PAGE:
One of the things that found most difficult this summer was the feeling that no place was really home. We went back to Baltimore with an offer on the house and every intention of finishing the details of the sale in the following weeks. We hadn’t seen the house since we left in December but had been assured it looked great and was showing well. We weren’t thrilled with the offer, but we wanted to be done with the stress and worry of having an empty house on the other side of the world. Well, I wanted to be finished with the stress. Mark would have been content to wait a bit longer or to hold on to the house indefinitely. After we agreed on the terms of the sale, the soon-to-be new owners wanted to get into the house early. A few weeks early, before the loan was approved and well before the closing. We didn’t want to do this, and were getting plenty of pressure to just relax and go ahead with things. You can guess how that turned out. No deal. No sale. Still own the Baltimore house.
After that disappointment, I went by the house to see how it looked. I made the mistake of bringing the kids, thinking they would like to see the house again. I had no idea the place would be dirty, with an overgrown yard that resembled a jungle. When we opened the door, we were slapped in the face by the overpowering scent of empty old house. Not the most pleasant way to come home. All three children burst into tears because their house looked abandoned, unloved, and forgotten. It made me sad, but more than that I was angry. No wonder no one wanted to buy the house! After seeing the shape our house was in after a few months unoccupied, I didn’t want to buy it either.
Our storage space wasn’t in much better shape. It had been unloaded by the movers and had been packed from front to back as tightly as possible. When I pulled up the metal door there was no way to move inside the space– the boxes and furniture were stacked all the way to the ceiling. Some of the boxes were already starting to collapse. This wasn’t surprising considering a few pieces of heavy furniture had been wedged on top of everything. My brother helped me pull everything out and rearrange things into a larger space. Surprisingly, not much seemed to be broken, but once again it was days of looking at things I used to love and knowing they were just going to be sitting unappreciated for who knows how long.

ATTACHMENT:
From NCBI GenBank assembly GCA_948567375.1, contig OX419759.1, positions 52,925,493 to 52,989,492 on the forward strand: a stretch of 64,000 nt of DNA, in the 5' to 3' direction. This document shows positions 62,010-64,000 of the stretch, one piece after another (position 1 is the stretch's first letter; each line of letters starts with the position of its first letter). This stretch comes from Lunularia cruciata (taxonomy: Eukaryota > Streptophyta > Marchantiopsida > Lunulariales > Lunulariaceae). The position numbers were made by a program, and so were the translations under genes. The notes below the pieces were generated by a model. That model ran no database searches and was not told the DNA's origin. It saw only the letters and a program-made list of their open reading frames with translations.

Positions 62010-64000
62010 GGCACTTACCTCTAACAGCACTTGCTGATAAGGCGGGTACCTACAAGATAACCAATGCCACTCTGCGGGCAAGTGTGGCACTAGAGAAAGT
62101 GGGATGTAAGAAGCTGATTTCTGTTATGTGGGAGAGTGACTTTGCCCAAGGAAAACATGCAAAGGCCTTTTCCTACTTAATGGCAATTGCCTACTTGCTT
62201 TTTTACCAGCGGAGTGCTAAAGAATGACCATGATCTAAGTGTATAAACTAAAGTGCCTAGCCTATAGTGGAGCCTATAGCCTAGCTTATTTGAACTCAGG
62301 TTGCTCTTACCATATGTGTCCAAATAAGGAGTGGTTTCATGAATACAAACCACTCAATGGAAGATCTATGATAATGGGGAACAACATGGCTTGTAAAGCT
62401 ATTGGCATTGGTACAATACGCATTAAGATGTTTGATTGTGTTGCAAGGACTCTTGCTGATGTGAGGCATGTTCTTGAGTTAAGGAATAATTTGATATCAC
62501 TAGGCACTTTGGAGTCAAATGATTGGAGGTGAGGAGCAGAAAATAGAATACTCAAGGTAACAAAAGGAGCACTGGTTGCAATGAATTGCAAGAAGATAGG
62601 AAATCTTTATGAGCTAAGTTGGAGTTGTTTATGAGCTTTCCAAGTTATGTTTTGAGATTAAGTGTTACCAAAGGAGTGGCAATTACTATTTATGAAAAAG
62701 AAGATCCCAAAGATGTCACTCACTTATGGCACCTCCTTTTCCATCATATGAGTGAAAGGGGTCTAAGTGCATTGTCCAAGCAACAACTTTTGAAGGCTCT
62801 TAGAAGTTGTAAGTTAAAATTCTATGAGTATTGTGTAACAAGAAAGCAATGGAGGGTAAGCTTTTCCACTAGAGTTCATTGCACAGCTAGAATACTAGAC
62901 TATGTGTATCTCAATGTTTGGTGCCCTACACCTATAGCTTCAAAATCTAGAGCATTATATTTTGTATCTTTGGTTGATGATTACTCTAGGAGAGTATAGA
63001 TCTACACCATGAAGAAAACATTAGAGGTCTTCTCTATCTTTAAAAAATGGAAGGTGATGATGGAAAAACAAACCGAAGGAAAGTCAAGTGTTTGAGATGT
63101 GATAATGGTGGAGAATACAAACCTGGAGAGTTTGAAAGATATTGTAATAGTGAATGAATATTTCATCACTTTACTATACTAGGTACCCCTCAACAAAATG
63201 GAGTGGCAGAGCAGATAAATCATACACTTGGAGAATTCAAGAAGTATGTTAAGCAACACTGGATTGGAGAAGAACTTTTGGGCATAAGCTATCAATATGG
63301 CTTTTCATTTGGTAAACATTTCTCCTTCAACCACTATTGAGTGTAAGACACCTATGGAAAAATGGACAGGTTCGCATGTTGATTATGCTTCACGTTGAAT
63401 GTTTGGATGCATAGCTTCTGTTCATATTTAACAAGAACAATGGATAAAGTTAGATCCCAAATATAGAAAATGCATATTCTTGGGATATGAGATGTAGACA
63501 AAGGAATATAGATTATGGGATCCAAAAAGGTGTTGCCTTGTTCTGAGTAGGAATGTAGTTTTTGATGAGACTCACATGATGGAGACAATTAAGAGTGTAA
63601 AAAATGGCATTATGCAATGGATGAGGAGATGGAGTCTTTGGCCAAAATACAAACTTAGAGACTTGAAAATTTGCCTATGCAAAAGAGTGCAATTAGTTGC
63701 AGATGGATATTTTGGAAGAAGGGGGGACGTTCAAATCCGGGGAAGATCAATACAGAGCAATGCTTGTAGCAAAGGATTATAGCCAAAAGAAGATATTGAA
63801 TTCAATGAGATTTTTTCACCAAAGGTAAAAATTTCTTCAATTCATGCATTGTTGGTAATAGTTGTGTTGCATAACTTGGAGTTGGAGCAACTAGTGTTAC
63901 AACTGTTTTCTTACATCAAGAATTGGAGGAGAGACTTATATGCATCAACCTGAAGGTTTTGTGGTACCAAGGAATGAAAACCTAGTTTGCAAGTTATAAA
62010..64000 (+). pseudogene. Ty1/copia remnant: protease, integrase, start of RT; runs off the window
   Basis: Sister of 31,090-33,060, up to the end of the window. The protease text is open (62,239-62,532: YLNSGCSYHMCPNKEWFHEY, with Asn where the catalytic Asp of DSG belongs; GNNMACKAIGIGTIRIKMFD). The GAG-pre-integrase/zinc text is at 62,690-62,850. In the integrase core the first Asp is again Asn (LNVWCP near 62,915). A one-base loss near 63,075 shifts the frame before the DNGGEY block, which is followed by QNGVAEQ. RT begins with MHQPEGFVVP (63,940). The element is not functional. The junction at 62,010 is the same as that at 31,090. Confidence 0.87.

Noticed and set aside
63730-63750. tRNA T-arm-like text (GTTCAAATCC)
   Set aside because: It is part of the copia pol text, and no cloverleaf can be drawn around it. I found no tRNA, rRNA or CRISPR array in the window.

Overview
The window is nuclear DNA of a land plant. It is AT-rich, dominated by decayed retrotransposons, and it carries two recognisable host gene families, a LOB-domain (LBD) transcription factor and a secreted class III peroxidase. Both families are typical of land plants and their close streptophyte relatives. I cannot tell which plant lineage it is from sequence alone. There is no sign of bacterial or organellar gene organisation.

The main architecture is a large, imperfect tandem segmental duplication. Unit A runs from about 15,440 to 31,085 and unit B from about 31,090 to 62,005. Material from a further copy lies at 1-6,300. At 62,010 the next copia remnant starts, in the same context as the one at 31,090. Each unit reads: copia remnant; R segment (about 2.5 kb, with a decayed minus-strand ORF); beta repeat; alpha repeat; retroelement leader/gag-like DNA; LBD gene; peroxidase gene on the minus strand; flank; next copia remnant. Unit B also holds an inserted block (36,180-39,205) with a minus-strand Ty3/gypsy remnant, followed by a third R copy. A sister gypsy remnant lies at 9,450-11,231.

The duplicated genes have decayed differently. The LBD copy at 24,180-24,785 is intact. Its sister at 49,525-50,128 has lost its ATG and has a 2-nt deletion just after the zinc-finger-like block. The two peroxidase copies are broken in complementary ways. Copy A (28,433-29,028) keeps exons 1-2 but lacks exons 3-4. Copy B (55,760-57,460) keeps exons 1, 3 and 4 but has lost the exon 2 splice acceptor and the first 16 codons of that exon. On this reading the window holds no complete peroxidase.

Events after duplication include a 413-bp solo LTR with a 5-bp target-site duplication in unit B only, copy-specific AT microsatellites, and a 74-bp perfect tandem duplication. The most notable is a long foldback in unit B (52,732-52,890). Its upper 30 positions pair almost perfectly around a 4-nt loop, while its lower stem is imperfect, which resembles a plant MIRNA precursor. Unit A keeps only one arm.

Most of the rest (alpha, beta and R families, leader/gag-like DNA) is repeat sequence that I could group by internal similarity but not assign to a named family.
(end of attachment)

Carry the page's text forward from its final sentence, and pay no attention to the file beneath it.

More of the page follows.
So the summer was all about letting go. Letting go of my pretty house, letting go of all the possessions that used to make that house feel like a home, and letting go of the expectation that those things would be in pristine condition when we eventually return to the US. In a way seeing things in their inevitable decline was good. I was less disappointed when we came back to Shanghai and I was once again in my less than perfect house and trying to cook in my tiny kitchen. Not that the Baltimore house is perfect, but now the grass is a little less green, I suppose. So here’s to being back in Shanghai and making another go of it, trying out some more new things, and plodding along with my Mandarin. Here’s to the next few months of adapting and changing and rolling with the punches. Here’s to making this work.